Governor Andrew Cuomo was forced Wednesday to defend his top appointment to a newly formed independent ethics commission that is itself now facing scrutiny. NY1's Zack Fink filed the following report.
When the Joint Commission on Public Ethics, better known as "JCOPE" in government circles, was created last year, Governor Andrew Cuomo was given the most sway over its operations. He appointed the most members, including its chairwoman, Westchester County District Attorney Janet DiFiore.
But DiFiore is now embroiled in her own ethics scandal, having been accused of helping her housekeeper receive food stamps and other benefits she may not have been entitled to. The governor was asked about his decision to put her in charge.
"If you had to pick in the abstract who should you pick as the head of JCOPE, I don't think you could have been any more ambitious than a sitting district attorney as the head of JCOPE," said Cuomo.
The DiFiore flap is just the latest controversy to engulf the embattled commission. Recently, details of an ethics investigation into Deputy Senate Majority Leader Tom Libous ended up in the press, provoking an angry response from Senate Majority Leader Dean Skelos on May 15.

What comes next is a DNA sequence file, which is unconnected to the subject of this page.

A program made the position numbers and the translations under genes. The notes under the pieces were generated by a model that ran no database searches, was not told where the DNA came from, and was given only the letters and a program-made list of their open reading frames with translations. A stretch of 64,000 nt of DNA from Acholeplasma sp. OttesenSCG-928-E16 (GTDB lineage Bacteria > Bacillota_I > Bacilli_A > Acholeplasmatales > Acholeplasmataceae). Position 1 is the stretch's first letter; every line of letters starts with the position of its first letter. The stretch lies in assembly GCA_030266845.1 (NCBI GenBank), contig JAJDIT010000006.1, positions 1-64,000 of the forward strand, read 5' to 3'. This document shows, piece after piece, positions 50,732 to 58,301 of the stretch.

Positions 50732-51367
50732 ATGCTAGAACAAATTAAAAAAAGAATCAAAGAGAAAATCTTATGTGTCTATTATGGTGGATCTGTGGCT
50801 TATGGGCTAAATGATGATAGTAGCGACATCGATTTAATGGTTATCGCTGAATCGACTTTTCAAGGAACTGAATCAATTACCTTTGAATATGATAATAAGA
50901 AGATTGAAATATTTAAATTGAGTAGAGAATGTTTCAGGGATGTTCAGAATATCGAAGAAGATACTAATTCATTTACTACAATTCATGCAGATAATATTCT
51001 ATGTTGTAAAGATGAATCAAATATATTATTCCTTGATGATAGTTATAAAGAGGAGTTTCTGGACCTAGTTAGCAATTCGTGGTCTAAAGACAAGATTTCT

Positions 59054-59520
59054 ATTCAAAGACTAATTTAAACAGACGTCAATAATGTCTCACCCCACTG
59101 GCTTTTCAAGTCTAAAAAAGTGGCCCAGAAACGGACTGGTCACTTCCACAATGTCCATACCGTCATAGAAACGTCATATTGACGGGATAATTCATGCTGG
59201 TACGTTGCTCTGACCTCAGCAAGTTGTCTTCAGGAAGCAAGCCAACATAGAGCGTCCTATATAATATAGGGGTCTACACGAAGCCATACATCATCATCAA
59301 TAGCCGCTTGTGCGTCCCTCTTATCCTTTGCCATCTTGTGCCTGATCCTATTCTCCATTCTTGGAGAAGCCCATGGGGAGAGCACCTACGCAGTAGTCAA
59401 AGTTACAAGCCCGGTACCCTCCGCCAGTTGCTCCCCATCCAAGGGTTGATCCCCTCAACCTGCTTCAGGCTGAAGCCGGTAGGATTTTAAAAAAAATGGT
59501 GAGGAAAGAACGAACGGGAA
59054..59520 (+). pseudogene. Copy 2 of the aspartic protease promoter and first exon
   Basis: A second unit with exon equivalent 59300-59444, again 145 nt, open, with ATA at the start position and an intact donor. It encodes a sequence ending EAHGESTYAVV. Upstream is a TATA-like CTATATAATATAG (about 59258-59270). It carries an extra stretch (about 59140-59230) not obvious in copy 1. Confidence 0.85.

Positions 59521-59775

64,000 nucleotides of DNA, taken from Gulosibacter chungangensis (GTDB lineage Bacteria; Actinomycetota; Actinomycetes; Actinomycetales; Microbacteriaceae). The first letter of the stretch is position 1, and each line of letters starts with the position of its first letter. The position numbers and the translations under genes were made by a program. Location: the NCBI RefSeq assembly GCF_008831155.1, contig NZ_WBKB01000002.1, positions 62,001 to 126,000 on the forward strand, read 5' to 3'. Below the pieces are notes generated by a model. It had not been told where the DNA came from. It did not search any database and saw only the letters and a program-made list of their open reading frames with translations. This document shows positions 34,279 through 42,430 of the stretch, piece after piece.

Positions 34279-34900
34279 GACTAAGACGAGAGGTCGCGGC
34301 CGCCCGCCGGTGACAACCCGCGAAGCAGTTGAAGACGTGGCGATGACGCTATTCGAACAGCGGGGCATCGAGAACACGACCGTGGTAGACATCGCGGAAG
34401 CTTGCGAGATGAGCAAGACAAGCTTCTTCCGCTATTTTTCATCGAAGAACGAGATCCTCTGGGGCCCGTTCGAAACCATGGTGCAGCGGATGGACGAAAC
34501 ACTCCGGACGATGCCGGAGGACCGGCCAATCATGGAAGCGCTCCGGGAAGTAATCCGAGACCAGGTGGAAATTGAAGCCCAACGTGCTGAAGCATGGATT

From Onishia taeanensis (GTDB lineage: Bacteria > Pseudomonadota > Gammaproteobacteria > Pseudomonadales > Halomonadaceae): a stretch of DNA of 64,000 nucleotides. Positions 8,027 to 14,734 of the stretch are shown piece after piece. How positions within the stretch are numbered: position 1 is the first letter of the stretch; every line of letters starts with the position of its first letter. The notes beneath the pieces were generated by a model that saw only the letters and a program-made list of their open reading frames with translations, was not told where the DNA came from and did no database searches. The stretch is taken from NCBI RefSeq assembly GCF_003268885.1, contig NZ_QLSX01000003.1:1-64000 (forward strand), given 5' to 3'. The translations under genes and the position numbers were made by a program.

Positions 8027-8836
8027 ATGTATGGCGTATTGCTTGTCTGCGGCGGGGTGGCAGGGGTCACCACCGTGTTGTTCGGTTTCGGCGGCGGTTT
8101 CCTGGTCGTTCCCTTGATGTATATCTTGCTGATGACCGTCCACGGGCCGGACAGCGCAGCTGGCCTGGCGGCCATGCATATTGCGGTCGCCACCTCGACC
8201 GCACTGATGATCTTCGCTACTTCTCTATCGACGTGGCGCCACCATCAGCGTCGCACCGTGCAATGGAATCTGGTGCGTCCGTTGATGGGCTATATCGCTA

"Whoever from JCOPE is leaking this is committing a crime," said Skelos at the time.
The senate majority leader has since downplayed that accusation, but he has not recanted his statement.
The governor said he is troubled by the "dialogue" coming from JCOPE.
"To the extent that we have more work to do, we will do it," said Cuomo. "And I am sure we will have more work to do. This is a very complicated undertaking."
However, the governor said he stands by his decision to help mold JCOPE into the organization it is today.
"I am fully confident in the goal of JCOPE, the improvement in ethics overall and an institution of ethical reform," said Cuomo.
JCOPE is expected to meet on Thursday in Albany. One of the criticisms has been that the majority of its meetings are conducted behind closed doors and out of public view.